The United Nations Office for Outer Space Affairs (UNOOSA) aims to support countries in this respect and bring the benefits of space technologies for sustainable development in an equal way to the broadest spectrum of nations. The Office, through its Programme on Space Applications and Platform for Space-based Information for Disaster Management and Emergency Response (UN-SPIDER) assists these countries to build their capacities for accessing and working with satellite-based data and information and in developing indigenous space technologies.


Editor's Note

See related columns, Secure World Foundation Forum here, and On the Edge here.

Globally, capacity-building efforts in space technologies are supported by numerous international organizations and United Nations entities, and the variety of actors and offered programmes have increased in conjunction with advances in space-based technologies and the wider availability of space-based data and derived information. Under the United Nations family of organizations, entities provide such support, within their respective mandates, and for their government clients, for humanitarian, food security, crime prevention, disaster management, and environmental monitoring and assessment purposes.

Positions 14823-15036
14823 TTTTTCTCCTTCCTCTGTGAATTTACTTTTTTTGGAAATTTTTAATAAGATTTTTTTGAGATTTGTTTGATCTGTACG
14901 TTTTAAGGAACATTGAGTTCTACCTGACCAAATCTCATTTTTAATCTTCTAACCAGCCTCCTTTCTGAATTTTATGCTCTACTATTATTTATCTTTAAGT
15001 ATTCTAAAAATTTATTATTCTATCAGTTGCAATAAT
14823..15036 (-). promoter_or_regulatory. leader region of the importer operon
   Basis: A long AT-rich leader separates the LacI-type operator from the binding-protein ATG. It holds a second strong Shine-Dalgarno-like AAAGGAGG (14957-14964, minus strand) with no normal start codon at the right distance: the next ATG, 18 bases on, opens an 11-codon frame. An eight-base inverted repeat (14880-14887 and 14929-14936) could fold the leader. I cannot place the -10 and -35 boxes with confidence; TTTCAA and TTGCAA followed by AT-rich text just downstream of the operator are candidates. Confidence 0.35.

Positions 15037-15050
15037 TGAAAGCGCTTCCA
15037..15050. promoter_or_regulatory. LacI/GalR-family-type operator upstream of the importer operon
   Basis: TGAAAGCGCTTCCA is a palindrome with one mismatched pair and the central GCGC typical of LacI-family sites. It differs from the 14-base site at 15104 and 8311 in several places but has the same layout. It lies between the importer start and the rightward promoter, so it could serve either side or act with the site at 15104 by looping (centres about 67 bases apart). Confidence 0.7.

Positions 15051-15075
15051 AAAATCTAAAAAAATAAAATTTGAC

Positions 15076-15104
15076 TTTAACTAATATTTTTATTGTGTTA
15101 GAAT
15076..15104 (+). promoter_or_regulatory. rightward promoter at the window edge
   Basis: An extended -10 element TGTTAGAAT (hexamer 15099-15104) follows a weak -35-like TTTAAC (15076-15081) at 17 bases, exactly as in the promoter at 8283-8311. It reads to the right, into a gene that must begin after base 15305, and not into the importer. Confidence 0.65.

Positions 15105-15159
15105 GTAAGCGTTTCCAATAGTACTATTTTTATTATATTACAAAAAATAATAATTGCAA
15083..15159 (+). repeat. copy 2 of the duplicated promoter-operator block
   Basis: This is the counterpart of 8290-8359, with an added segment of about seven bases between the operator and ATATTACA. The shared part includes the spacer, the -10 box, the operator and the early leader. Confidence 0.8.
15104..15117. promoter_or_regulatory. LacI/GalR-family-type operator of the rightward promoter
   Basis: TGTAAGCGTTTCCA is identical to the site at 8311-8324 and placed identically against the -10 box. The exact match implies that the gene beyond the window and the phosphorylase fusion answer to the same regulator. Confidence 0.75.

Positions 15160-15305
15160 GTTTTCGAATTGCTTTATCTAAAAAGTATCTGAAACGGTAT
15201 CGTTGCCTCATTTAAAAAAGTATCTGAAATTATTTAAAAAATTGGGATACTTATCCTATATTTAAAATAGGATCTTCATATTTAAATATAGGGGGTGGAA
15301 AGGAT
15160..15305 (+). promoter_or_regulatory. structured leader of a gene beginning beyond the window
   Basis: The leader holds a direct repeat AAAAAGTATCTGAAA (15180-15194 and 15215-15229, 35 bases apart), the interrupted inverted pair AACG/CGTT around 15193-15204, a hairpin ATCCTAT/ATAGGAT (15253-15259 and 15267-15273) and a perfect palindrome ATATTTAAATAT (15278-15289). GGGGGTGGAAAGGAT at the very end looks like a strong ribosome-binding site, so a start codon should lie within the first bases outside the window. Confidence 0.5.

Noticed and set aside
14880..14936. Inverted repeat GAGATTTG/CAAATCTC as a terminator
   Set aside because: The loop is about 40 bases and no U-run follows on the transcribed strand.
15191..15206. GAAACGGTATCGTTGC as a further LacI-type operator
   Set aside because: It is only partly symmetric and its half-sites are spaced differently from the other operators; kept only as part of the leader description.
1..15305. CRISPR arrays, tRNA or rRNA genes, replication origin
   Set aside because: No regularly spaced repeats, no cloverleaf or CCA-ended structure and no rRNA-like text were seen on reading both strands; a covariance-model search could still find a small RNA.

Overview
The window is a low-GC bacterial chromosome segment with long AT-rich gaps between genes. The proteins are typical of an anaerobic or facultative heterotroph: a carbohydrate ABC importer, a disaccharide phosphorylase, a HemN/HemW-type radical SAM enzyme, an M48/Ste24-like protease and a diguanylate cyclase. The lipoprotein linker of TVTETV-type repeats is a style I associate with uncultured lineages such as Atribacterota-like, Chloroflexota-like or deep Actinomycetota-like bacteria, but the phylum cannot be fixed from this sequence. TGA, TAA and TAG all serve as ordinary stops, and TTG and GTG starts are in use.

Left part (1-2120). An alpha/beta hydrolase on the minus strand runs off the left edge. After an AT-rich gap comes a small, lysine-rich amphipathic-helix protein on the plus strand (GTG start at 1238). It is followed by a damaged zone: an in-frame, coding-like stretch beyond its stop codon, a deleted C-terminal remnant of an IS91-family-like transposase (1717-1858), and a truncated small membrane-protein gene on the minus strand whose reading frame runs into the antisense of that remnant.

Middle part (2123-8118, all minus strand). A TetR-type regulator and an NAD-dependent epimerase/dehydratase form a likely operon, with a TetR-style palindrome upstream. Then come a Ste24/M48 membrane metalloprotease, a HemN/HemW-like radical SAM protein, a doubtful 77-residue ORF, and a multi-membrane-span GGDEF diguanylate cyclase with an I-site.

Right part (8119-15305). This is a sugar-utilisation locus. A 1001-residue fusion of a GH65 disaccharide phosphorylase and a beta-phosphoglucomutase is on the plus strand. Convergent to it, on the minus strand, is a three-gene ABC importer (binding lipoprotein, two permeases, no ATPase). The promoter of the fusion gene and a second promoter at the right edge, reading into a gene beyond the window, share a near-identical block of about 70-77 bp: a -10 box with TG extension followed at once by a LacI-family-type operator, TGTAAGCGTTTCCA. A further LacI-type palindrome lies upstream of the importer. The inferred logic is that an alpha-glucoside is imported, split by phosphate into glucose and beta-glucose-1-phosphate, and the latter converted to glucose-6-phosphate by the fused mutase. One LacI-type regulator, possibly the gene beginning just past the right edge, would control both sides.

In addition, the commendable efforts by a few visionary private entities in particular in the last ten years have made space-based data accessible to the public through their significant investments into the accessibility of space-based data (satellite imagery) and applications permitting greater familiarity with the availability and benefits of space-based data. One example is Google Inc., which has taken the then little-known specialized software tool Keyhole and transformed it into the universally, and freely available Google Earth application.


FIGURE 1. Huge ash plume caused by an eruption of Puyehue-Cordón Caulle Volcanic Complex in Chile just west of the Argentinian border in June 2011, courtesy of NASA.

FIGURE 1.
Huge ash plume caused by an eruption of Puyehue-Cordón Caulle Volcanic Complex in Chile just west of the Argentinian border in June 2011, courtesy of NASA.